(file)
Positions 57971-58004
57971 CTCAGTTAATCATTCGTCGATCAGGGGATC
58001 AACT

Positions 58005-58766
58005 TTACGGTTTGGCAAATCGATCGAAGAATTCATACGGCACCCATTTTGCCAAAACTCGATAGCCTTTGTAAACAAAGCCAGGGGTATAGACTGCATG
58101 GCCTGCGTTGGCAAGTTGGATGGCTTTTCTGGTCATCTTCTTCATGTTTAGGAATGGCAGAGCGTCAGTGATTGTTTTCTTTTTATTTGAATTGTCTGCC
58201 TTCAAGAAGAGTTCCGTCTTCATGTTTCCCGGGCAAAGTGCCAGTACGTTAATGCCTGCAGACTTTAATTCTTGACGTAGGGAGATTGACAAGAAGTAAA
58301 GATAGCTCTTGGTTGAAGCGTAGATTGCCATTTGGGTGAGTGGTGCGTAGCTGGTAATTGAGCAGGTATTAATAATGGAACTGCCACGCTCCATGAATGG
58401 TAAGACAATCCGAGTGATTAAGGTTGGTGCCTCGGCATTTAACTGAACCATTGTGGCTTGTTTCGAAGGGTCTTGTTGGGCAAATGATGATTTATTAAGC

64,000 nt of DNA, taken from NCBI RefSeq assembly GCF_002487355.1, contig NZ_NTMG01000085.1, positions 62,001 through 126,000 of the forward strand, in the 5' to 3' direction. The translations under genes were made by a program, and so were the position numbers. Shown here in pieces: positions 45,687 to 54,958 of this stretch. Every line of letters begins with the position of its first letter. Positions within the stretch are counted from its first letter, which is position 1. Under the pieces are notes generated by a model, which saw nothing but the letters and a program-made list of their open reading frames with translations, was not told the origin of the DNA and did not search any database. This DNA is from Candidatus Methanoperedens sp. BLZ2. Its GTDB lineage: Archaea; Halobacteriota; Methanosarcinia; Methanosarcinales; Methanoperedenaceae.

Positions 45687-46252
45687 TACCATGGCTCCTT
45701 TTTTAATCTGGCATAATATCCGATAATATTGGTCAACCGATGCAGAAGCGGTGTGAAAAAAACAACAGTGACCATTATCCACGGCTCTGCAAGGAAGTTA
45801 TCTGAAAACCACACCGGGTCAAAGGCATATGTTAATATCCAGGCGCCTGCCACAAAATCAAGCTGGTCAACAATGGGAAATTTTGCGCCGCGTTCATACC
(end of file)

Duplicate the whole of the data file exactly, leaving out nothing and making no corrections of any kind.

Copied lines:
Positions 57971-58004
57971 CTCAGTTAATCATTCGTCGATCAGGGGATC
58001 AACT

Positions 58005-58766
58005 TTACGGTTTGGCAAATCGATCGAAGAATTCATACGGCACCCATTTTGCCAAAACTCGATAGCCTTTGTAAACAAAGCCAGGGGTATAGACTGCATG
58101 GCCTGCGTTGGCAAGTTGGATGGCTTTTCTGGTCATCTTCTTCATGTTTAGGAATGGCAGAGCGTCAGTGATTGTTTTCTTTTTATTTGAATTGTCTGCC
58201 TTCAAGAAGAGTTCCGTCTTCATGTTTCCCGGGCAAAGTGCCAGTACGTTAATGCCTGCAGACTTTAATTCTTGACGTAGGGAGATTGACAAGAAGTAAA
58301 GATAGCTCTTGGTTGAAGCGTAGATTGCCATTTGGGTGAGTGGTGCGTAGCTGGTAATTGAGCAGGTATTAATAATGGAACTGCCACGCTCCATGAATGG
58401 TAAGACAATCCGAGTGATTAAGGTTGGTGCCTCGGCATTTAACTGAACCATTGTGGCTTGTTTCGAAGGGTCTTGTTGGGCAAATGATGATTTATTAAGC

64,000 nt of DNA, taken from NCBI RefSeq assembly GCF_002487355.1, contig NZ_NTMG01000085.1, positions 62,001 through 126,000 of the forward strand, in the 5' to 3' direction. The translations under genes were made by a program, and so were the position numbers. Shown here in pieces: positions 45,687 to 54,958 of this stretch. Every line of letters begins with the position of its first letter. Positions within the stretch are counted from its first letter, which is position 1. Under the pieces are notes generated by a model, which saw nothing but the letters and a program-made list of their open reading frames with translations, was not told the origin of the DNA and did not search any database. This DNA is from Candidatus Methanoperedens sp. BLZ2. Its GTDB lineage: Archaea; Halobacteriota; Methanosarcinia; Methanosarcinales; Methanoperedenaceae.

Positions 45687-46252
45687 TACCATGGCTCCTT
45701 TTTTAATCTGGCATAATATCCGATAATATTGGTCAACCGATGCAGAAGCGGTGTGAAAAAAACAACAGTGACCATTATCCACGGCTCTGCAAGGAAGTTA
45801 TCTGAAAACCACACCGGGTCAAAGGCATATGTTAATATCCAGGCGCCTGCCACAAAATCAAGCTGGTCAACAATGGGAAATTTTGCGCCGCGTTCATACC